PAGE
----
How do you dramatize the unthinkable? On August 5, 2010, 33 Chilean miners were trapped when the 100-year-old gold and copper mine in which they were working collapsed around them. For weeks, no one knew if they were alive or dead. But 69 days later, after a team of international drilling experts had worked around the clock, every one was brought safely to the surface. The 33, directed by Patricia Riggen, makes a valiant effort to tell this harrowing story onscreen, and there are moments when every shifting plate clicks right into place. In the end, though, the picture stumbles, and it may not completely be the fault of the filmmakers. Unless you drastically alter the details of real life, they don’t always translate meaningfully to the screen. But at the very least, The 33 errs on the side of honorability in telling the men’s stories.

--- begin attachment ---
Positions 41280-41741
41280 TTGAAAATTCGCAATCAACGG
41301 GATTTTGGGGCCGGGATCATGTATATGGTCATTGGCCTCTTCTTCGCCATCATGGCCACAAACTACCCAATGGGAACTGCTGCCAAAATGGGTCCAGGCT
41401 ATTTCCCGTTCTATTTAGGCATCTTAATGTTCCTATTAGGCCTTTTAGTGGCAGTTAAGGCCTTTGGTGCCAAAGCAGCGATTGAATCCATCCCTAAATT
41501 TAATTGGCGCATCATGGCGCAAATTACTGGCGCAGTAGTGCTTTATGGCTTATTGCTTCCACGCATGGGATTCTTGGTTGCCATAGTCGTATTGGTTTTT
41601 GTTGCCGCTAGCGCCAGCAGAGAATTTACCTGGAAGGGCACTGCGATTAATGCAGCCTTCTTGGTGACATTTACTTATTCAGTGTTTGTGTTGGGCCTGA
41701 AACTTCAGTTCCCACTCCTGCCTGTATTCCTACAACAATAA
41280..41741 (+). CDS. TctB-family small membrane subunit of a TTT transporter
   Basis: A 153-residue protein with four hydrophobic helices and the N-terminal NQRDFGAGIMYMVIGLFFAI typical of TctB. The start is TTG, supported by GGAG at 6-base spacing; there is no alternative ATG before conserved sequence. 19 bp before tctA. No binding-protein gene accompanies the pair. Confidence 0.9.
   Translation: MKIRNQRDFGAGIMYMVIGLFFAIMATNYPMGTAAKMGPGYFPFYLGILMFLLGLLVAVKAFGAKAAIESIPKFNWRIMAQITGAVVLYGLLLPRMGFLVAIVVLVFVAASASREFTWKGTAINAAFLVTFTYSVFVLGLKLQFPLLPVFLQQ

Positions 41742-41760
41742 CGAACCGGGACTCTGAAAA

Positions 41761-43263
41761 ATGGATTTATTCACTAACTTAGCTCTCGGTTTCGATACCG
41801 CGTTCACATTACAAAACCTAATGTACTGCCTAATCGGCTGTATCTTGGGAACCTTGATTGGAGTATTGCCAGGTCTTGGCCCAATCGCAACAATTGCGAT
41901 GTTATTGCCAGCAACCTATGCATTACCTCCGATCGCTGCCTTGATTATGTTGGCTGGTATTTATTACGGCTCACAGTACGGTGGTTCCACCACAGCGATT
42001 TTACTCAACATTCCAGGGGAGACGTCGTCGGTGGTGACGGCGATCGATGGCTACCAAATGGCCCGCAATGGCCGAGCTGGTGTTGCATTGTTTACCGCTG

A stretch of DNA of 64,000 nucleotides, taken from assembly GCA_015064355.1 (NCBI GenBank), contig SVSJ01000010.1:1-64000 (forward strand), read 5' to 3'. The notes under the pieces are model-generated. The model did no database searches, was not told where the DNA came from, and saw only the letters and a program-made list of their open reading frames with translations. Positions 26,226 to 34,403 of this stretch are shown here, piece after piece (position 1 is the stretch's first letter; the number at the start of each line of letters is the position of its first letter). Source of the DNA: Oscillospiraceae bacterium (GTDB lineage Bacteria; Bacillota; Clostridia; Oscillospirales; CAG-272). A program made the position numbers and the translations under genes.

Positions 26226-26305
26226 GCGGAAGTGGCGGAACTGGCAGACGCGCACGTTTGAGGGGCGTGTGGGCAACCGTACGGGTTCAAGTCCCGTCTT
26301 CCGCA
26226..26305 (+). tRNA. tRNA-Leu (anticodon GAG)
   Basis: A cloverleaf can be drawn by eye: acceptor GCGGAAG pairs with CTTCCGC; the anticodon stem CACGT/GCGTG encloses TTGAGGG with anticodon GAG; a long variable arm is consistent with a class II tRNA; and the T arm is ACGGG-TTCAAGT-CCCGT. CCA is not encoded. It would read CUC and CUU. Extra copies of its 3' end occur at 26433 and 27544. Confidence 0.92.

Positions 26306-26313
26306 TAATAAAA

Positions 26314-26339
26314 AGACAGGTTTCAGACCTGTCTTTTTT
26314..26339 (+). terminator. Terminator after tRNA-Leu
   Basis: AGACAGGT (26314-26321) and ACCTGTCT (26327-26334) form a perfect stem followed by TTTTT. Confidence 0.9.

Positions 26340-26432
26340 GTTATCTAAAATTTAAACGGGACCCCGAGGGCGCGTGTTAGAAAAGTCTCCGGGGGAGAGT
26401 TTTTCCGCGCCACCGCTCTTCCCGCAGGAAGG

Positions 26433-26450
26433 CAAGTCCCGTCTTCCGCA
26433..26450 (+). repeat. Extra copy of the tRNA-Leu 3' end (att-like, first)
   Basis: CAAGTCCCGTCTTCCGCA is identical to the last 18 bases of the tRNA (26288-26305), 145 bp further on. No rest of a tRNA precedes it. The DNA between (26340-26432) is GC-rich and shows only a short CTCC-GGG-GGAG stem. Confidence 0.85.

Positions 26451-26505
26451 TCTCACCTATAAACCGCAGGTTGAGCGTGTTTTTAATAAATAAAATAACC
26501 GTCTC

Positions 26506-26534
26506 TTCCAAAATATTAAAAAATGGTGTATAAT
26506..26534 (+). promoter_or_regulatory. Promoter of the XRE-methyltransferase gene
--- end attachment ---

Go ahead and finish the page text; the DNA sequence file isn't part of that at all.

Riggen takes great care in setting the scene, underscoring just how much these dirty, dangerous jobs mean to these men, among them Darío (Juan Pablo Raba), an alcoholic who has become estranged from his only family member, his sister, María (Juliette Binoche, in a stock earth-mother role), and Edison (Jacob Vargas), a jovial Elvis impersonator. The picture was filmed in the Atacama Desert, just kilometers away from the actual mine; cinematographer Checco Varese captures the rugged, dispiriting beauty of the place, all golden and dry, like a forgotten planet. The action toggles between the story of the trapped men below and the families and rescuers waiting and working above; ironically, one of the chief problems with The 33 is that when we’re above ground, we long to be below, with the men.